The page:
43 posts • joined Saturday 14th April 2007 00:26 GMT
Tory mayor squanders more income to create fiscal nightmare
So Boris is scrapping the western zone, costing the city £50m a year, plus a few more in de-implementation. He's spending something like £120m a year phasing out nearly-new bendy buses to replace them with a new design that will cost something like £100m, and extra buses to replace the lost capacity . He's handed £30m back to the oil barons of Venezuela, scrapped a gas guzzler charge worth another £30m. Are you keeping count?
So of course next January transport fares are skyrocketing, many to the tune of 11% or 12%. Major and popular transport projects have been scrapped or scaled back, and he has the audacity to go to Brown cap in hand for £15m to fund the essential South London line upgrade. Meanwhile there is still a strong possibility of council tax hikes to cover all these extra costs and financial holes.
Is this really the fiscally prudent Tory mayoralty we were sold?
Your SHOUTY ranting is very FUNNY, as is your completely one-sided VIEW of history and WORLD politics. Why don't you CALM down for a LITTLE while and try to take a more considered VIEWPOINT.
Or are you going to prove your own sorry national stereotype by continuing to fanatically defend your country like a child defending its favourite toy?
What was it you said - "Dude, grow up. " - Couldn't have put it better myself.
Twitter is nothing new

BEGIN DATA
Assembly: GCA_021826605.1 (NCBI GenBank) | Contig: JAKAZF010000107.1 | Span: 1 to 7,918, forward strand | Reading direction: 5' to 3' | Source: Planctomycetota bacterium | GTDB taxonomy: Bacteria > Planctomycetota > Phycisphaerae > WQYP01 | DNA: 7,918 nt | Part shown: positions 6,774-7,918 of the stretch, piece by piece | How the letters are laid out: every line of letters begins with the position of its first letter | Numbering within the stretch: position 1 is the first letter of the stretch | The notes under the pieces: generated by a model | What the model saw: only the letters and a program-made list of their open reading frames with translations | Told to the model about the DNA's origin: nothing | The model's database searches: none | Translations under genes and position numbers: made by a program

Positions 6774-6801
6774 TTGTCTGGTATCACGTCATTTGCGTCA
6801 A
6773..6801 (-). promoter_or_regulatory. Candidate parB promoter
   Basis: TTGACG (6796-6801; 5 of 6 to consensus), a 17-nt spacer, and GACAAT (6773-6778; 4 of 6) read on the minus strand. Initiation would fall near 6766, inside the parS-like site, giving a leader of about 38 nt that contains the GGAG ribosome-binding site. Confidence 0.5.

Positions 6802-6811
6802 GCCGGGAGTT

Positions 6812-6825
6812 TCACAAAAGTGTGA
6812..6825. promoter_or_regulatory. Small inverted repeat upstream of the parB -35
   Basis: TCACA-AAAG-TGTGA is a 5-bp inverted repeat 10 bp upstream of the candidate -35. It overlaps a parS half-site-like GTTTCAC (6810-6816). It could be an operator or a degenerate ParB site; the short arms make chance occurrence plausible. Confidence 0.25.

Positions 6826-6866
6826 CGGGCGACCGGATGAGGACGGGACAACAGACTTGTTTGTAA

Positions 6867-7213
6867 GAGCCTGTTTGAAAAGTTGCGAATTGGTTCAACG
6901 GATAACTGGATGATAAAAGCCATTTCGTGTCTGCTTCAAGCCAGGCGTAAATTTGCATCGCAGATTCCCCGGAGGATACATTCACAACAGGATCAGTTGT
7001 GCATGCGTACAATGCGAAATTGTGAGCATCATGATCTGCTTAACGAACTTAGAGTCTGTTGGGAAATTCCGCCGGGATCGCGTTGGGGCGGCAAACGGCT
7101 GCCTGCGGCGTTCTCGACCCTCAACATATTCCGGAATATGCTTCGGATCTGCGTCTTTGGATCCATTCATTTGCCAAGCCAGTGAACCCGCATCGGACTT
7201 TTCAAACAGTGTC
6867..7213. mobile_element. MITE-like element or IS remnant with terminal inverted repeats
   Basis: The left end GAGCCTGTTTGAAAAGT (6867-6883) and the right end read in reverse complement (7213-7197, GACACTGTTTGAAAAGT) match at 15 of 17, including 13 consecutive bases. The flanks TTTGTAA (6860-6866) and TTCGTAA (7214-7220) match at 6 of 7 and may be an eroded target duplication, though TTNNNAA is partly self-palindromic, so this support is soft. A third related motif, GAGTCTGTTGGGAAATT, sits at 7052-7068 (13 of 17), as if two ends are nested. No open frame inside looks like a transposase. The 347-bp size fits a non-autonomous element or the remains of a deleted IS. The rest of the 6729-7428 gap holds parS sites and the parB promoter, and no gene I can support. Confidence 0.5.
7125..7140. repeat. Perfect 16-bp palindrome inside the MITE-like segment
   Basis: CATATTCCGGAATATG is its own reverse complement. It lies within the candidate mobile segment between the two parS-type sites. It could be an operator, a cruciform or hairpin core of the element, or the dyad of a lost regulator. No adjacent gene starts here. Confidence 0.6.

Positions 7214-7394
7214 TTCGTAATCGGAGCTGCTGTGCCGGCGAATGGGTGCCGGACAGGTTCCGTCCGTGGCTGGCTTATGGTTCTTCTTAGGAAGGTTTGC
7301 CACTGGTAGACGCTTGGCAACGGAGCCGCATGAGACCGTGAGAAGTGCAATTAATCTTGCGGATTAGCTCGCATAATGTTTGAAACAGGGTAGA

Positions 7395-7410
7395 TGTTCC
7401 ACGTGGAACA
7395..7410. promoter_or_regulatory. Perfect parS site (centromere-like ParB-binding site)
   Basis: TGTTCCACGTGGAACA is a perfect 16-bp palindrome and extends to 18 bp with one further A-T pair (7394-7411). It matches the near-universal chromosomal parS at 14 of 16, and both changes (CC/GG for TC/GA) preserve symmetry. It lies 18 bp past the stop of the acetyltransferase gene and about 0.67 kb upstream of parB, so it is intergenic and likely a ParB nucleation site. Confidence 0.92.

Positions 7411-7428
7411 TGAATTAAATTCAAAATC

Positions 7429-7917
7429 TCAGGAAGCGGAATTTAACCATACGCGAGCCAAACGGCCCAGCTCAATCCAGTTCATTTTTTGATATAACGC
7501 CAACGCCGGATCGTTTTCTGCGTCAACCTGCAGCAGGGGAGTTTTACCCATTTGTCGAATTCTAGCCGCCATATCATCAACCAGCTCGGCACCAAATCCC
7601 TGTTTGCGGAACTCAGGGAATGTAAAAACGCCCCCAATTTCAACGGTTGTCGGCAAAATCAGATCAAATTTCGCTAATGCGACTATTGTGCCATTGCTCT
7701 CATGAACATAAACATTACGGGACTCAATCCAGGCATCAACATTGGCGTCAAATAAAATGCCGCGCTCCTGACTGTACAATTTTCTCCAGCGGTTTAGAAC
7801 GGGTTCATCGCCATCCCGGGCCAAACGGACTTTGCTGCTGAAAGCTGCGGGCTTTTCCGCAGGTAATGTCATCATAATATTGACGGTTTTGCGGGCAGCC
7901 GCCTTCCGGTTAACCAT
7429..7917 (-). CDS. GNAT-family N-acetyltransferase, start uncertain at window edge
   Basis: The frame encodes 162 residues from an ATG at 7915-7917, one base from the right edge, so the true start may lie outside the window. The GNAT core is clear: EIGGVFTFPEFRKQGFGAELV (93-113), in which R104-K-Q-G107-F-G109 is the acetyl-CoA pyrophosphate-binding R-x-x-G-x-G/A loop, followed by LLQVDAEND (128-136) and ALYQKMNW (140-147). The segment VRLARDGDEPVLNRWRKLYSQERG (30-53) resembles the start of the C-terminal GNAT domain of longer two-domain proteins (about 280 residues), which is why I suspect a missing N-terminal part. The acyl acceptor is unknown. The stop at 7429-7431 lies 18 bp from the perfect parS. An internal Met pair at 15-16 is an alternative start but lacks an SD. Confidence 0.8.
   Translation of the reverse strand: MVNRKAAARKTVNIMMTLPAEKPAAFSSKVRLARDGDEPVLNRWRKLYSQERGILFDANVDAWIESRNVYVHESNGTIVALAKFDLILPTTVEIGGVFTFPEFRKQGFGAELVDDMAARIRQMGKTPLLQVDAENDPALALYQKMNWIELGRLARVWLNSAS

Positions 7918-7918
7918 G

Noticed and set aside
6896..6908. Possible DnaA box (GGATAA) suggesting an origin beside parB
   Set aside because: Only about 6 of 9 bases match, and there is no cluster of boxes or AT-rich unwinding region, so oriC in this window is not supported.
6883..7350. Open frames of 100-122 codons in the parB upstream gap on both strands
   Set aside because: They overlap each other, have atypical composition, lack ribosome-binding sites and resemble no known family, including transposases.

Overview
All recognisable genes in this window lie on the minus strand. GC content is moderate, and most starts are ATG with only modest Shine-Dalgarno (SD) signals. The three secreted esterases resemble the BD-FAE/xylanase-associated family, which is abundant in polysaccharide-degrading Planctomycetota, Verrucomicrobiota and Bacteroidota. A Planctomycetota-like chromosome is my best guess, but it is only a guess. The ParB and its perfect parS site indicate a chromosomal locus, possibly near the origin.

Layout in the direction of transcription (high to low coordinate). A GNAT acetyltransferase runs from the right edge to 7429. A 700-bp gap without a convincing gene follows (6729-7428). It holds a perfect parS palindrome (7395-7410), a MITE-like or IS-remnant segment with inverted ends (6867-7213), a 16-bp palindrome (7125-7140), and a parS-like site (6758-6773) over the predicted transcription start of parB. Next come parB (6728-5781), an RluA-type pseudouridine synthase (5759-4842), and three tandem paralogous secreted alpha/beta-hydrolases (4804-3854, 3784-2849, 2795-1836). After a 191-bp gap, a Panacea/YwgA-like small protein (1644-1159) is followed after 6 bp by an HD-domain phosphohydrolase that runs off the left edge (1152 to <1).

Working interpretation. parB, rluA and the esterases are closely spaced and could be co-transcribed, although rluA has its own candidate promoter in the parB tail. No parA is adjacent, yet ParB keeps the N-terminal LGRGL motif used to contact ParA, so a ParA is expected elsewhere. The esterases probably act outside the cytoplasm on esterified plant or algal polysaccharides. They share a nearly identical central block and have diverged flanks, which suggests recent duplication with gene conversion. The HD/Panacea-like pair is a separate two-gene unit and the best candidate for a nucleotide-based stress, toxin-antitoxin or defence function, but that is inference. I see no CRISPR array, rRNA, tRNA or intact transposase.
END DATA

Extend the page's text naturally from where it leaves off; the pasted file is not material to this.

Back in 1996, a dude called Jon Anderson wired up a Nokia handset to a Linux box (or was it FreeBSD?) and charged folk £2 a month for an email to SMS gateway - and - an sms chat community based around public and private 'channels'. Basically the same idea.
This lasted until about 2001 when Orange cut off Jon's special unlimited SMS deal. How history would seem to repeat itself, only with less innovative people wasting more money....
"Oh, yes. That would be good old Ken"
'Fraid not me old mukka; the contract was signed in 1998 and 'good old Ken' wasn't elected until 2000. One suspects, given his actual record on such things, he'd have negotiated a better deal. PFI is always rubbish value for money; that's one reason he arranged to buy out Croydon Tramlink, for example.
But then I'm guessing you're part of the "bash Ken regardless of any actual facts" brigade so I'm probably wasting my time telling you all this...
@AJ Stiles/Peter Leech
I think a few years ago it was the case that certain telcos would check the CLI from subscribers/businesses to make sure it was in the right 'range'. I worked at a co that separate sets of lines from BT and C&W - and you certainly couldn't send the CLI from one out of the other - but my understanding was that this was down to the numbers being in the telcos' 'ranges' rather than with a specific subscriber.
What might have broken this system is "number portability" - because now you can take your number with you to any telco who'll provide you a service. So the concept of telcos 'owning' ranges of numbers has been somewhat undermined, and can no longer in itself provide a validity check.